A Flintlock Heavy Dragoon Pattern 1777/93 Land Service, Marked to The Kings Own Dragoons. With round tapering barrel stamped with Ordnance marks at the breech and engraved, ‘KINGS - OWN - DRAGS’ plain tang stamped with inspection mark on the tail, border engraved rounded lock with crowned GR and TOWER at the tail, cock decorated en suite. Full stocked in walnut with swell at fore-end, and apron at tang, struck with many inspection marks, brass furniture comprising long-eared butt cap, side plate, trigger guard and ramrod pipes.
The Kings Own Dragoons:
On King George I’s accession in 1714, the regiment was renamed the King’s Regiment of Dragoons. The following year, George granted it his family crest of a white horse as its cap badge, in recognition of its service against the Jacobites at Sherrifmuir in 1715.
30 years’ home service followed, finally broken by the Battle of Dettingen in 1743, where it held its position for three hours under heavy artillery fire and charged three times. One of its privates, Tom Brown, was severely wounded saving the regimental colour during the battle. He was made the last ever knight banneret on the battlefield by George II.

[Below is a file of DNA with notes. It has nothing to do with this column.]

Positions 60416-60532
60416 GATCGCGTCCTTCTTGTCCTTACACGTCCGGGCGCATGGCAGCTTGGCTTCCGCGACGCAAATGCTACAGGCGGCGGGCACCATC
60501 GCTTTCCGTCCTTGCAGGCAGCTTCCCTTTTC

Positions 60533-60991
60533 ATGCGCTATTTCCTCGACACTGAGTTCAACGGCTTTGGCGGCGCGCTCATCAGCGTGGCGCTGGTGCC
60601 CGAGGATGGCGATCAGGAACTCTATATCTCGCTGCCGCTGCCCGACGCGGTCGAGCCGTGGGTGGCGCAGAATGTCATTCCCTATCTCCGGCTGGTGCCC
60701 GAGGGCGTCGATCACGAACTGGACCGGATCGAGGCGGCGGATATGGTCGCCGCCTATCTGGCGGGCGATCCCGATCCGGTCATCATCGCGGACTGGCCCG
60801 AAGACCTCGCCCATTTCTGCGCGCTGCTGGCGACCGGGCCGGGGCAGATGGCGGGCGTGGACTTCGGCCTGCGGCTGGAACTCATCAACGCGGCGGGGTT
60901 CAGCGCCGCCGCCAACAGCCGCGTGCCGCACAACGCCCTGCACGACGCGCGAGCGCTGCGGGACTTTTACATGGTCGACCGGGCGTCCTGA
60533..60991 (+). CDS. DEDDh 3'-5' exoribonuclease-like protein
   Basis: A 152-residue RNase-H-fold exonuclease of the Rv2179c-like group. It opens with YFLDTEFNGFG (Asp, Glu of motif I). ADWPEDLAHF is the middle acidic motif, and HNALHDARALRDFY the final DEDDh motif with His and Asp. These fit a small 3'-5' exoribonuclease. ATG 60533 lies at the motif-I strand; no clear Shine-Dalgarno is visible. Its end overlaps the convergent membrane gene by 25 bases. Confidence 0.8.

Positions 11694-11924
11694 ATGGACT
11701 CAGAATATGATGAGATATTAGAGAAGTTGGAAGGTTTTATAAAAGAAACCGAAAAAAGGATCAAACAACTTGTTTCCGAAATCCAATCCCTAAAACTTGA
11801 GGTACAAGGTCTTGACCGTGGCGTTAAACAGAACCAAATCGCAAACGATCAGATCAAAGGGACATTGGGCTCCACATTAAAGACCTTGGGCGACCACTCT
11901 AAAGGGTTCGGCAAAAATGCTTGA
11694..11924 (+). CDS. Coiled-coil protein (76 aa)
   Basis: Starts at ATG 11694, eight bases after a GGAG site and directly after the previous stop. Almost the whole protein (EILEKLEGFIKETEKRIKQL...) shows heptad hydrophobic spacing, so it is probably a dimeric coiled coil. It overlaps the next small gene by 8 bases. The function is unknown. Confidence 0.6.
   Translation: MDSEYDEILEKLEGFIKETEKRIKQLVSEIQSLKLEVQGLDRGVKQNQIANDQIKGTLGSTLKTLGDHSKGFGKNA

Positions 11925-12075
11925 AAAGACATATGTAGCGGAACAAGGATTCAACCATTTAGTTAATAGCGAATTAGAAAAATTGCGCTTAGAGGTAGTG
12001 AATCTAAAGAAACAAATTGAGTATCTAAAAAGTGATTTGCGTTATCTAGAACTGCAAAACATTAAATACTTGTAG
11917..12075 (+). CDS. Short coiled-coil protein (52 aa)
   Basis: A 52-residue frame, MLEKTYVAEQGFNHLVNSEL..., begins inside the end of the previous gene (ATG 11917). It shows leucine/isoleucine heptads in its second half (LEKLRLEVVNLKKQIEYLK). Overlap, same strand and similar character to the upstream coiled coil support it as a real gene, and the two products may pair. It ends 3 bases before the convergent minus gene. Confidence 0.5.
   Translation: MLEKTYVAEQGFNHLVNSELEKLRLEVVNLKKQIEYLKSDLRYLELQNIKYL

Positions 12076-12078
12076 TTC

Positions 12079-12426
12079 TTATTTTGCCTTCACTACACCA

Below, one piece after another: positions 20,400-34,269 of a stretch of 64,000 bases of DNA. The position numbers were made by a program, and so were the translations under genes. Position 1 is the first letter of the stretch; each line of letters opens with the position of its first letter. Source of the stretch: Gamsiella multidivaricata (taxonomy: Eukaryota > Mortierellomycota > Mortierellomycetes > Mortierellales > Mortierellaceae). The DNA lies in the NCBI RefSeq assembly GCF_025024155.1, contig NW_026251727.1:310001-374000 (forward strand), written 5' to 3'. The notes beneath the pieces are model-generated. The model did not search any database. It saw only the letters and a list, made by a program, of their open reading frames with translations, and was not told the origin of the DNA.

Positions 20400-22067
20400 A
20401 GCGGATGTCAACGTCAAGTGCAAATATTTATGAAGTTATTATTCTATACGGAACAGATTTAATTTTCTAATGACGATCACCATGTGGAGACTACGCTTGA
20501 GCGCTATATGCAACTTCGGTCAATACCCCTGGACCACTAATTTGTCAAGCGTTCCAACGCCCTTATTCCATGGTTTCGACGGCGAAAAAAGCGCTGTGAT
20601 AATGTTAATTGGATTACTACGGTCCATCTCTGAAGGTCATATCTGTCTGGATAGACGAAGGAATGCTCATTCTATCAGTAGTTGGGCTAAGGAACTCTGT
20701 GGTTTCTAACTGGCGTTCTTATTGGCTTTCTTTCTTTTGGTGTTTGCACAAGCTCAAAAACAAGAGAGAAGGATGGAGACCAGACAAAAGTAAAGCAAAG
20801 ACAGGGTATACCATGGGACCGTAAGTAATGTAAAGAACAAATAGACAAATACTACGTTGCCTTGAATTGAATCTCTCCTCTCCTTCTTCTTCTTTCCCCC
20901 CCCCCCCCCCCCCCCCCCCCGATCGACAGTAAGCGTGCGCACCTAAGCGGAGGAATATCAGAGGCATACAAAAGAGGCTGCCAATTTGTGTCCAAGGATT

Two years later, the regiment was sent home to fight at Culloden. Then, in 1751, it was retitled the 3rd (King's Own) Regiment of Dragoons. Except for suppressing the 1780 Gordon Riots, it saw no more action for the rest of the century.
In 1809, it was sent on the Walcheren expedition to the Netherlands and then to the Peninsular War (1808-14) from 1811 to 1814, in which it fought at Salamanca and Vittoria.
It missed Waterloo, but joined the Army of Occupation in France briefly before returning to policing duties in England and Ireland for over 15 years. The regiment was renamed the 3rd (The King's Own) Regiment of (Light) Dragoons in 1818.
Bore: 20 Bore
Barrel Length: 12 Inches (30.50 cm)
Overall Length: 19.5 Inches (49.50 cm)